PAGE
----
Symbols often accompany characters in the creation of an author's written work. James Joyce, in his novel A Portrait of the Artist as a Young Man, traces the growth and development of Stephen Dedalus as he experiences a life filled with filial, social, educational and religious constraints. As he gradually discovers his calling for a life devoted to art and writing, images of birds and flight appear in the novel to represent his quest for personal freedom. Once he determines what type of future will fulfill his needs, the limitations that once restricted his potential soon diminish.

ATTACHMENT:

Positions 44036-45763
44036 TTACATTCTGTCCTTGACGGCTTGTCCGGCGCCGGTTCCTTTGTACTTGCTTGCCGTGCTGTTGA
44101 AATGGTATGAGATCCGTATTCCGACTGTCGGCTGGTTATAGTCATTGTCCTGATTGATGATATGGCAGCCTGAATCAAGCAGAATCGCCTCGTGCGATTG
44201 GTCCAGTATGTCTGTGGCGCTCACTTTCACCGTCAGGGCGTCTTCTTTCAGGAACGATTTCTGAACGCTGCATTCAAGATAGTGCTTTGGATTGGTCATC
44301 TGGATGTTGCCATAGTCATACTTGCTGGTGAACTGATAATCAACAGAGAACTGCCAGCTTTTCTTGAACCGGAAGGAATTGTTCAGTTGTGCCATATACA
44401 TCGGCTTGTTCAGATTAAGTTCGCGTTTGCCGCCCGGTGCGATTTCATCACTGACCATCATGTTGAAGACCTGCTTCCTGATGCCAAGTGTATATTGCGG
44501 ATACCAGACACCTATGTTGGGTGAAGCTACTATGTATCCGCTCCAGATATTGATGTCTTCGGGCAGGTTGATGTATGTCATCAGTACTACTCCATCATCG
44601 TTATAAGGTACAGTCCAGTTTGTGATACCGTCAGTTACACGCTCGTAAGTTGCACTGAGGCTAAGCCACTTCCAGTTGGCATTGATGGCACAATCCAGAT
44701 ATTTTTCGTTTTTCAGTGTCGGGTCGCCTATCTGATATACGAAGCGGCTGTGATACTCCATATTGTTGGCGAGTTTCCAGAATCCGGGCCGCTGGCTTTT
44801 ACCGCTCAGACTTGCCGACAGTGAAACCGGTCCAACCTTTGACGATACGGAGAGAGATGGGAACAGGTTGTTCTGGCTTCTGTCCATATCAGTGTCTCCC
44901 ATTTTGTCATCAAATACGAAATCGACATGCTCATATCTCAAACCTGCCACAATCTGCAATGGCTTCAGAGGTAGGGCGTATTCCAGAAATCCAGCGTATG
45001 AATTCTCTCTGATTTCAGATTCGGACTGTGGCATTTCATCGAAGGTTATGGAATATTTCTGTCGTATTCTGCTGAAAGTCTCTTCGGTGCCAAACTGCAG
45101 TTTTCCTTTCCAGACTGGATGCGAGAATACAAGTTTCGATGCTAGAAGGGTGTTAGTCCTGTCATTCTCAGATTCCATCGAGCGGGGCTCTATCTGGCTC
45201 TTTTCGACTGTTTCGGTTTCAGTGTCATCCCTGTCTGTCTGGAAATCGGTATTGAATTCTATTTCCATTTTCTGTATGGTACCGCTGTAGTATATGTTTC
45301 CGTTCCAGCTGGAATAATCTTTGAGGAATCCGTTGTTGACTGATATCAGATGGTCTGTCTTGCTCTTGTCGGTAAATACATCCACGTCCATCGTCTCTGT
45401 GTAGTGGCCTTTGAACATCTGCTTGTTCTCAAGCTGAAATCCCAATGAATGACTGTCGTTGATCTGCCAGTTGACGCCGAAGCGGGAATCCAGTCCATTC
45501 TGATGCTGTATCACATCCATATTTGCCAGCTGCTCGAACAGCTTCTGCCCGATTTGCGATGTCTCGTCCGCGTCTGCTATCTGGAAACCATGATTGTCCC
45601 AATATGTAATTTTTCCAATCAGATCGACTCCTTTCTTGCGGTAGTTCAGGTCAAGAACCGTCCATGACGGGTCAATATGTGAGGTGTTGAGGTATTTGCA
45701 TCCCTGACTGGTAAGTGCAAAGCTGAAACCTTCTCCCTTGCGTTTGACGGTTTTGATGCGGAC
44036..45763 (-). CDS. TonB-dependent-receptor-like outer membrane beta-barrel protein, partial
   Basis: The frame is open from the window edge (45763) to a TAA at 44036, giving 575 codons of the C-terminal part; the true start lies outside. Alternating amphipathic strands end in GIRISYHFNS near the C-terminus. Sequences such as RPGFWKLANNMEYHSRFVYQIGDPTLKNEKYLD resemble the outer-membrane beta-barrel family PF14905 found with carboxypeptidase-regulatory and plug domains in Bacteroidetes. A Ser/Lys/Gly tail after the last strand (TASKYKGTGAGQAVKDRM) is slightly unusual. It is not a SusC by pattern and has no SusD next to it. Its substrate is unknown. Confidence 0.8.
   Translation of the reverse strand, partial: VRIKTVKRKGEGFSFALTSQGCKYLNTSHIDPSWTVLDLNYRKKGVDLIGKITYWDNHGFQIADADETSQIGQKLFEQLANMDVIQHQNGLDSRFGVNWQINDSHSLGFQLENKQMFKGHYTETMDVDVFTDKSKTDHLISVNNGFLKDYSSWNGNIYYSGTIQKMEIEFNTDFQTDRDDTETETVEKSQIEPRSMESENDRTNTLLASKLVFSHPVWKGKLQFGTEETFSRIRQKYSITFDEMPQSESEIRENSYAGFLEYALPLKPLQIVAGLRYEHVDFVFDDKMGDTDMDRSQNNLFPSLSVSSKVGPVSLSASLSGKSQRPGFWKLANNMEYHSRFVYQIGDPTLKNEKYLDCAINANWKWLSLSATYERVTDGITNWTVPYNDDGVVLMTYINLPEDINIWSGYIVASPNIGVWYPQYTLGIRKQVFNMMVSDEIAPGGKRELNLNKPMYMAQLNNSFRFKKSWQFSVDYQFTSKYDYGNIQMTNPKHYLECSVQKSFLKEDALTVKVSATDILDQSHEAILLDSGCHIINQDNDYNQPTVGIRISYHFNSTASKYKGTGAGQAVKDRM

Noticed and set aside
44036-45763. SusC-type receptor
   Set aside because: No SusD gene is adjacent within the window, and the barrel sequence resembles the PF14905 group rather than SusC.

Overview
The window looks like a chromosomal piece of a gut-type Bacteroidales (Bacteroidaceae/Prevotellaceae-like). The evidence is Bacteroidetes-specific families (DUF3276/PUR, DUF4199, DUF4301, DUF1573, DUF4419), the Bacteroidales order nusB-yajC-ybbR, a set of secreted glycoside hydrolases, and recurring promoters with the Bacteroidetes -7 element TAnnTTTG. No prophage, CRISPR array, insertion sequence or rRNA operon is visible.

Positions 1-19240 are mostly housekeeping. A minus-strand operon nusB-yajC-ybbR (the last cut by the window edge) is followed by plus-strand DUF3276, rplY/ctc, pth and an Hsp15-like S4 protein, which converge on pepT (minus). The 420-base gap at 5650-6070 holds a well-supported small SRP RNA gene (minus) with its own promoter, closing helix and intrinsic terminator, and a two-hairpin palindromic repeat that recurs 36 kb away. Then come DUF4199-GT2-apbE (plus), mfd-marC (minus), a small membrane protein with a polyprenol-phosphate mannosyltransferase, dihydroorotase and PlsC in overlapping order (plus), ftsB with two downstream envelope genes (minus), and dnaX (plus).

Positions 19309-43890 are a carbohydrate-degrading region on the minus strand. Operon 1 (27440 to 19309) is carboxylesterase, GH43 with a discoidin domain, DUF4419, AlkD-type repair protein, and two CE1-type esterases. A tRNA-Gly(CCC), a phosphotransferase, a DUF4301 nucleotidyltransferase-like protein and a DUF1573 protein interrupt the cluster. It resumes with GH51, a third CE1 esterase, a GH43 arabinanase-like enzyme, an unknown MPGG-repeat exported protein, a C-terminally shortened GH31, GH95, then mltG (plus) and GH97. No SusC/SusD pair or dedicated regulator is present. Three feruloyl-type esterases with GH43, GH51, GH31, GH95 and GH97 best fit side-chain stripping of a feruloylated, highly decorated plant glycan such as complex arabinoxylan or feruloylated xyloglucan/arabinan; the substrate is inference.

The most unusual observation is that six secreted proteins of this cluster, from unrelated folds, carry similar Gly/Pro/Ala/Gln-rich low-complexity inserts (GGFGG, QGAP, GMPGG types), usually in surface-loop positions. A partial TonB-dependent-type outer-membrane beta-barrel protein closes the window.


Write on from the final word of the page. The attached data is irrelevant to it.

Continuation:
At the beginning of the story, Stephen's last name Dedalus is the first example of symbolic flight applied (p.10, 246). Daedalus, a character from Greek mythology, designs a labyrinth for the king. Daedalus and the king's son, Icarus, are imprisoned, so Daedalus makes plans to escape by making wings for himself. He successfully escapes and survives, but Icarus meets his death because he does not heed to warnings concerning the height at which he flies; consequently, when he soars too close to the sun, the wax holding his wings together melts, and he plummets into the sea. This anecdote regarding Daedalus parallels with Stephen's life since the novel's protagonist also faces problems he must determine how to overcome; Stephen desires to flee from Ireland, yet he seems disinterested in advice or suggestions from family, religious figures, or fellow students. Stephen attempts to make his dream come true, yet he overestimates his own abilities the same way Icarus does when he flies. The name Dedalus travels with Stephen as he breaks free from the constraints, especially family-related, and discovers who he is. Stephen's family experiences financial troubles and must relocate to Dublin. The symbol of flight recurs when Stephen does not understand why his father has so many enemies, and Stephen feels as if there will be a fight because of the tension between his father's enemies and his father.